• Shared programming by campus recreation staff, student leaders and health-care professionals reinforces the connection between healthy bodies and healthy minds.
  1. We need to have better student representation on U of T and UTM’s governance and planning bodies. How can we encourage this?

Numerical representation of students on our governing bodies is a function of the need to accommodate all key stakeholders. The total number of student representatives on UTM’s governing bodies compares very favourably with that at other institutions of similar size. So far, the quality of students elected to Campus Council and its standing committees has been excellent, and we – especially the student leaders – must continue to encourage the most thoughtful amongst our students to run for these spots.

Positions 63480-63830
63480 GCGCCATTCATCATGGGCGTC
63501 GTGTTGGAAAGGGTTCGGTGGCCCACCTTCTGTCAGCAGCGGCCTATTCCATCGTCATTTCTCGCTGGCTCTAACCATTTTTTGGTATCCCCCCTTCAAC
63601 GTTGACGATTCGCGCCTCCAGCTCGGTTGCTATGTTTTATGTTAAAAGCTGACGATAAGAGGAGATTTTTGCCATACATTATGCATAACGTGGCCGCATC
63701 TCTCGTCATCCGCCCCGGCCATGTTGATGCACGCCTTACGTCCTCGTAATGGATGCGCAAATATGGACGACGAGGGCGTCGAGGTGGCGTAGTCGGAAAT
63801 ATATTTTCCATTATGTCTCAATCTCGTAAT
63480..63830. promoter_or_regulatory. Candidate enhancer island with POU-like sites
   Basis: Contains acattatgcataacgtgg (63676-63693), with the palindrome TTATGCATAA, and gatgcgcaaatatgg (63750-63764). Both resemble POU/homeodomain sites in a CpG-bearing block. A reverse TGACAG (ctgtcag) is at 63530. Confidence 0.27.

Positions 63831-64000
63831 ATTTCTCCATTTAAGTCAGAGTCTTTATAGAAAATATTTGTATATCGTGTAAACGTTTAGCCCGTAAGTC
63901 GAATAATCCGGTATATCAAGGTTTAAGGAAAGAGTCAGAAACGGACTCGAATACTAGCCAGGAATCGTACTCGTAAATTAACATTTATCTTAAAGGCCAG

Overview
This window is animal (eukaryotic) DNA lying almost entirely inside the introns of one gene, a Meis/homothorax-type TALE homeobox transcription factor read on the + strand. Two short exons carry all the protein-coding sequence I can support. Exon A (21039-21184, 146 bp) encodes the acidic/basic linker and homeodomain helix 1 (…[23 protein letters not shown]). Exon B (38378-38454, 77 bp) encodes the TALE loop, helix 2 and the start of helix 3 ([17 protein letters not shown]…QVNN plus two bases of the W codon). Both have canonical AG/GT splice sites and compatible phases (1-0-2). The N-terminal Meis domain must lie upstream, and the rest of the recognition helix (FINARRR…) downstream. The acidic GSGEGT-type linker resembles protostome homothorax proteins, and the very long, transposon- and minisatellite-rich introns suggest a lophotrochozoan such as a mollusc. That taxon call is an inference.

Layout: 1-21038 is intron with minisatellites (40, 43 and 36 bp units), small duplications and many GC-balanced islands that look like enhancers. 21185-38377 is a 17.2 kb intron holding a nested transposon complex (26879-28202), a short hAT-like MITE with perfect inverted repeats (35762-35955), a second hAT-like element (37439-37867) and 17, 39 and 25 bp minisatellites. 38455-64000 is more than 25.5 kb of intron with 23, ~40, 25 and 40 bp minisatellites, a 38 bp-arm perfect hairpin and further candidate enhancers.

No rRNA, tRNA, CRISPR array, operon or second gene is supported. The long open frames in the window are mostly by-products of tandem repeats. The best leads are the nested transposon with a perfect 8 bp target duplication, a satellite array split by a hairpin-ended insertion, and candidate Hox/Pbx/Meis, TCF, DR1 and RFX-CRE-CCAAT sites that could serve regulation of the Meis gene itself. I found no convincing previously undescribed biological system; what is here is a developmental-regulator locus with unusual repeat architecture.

Financial Assistance

  1. How will the new Ontario Student Grant program be implemented at U of T, and how will the university ensure equitable access to financial support?

The new Ontario Student Grant (OSG) is slated for launch in the 2017-2018 academic year. The goals are to ensure that available financial support is easy to understand, timely, and supports those students with the greatest financial need.  It is anticipated that more students from low-income families will now apply to post-secondary study because they will understand that financial aid will be available.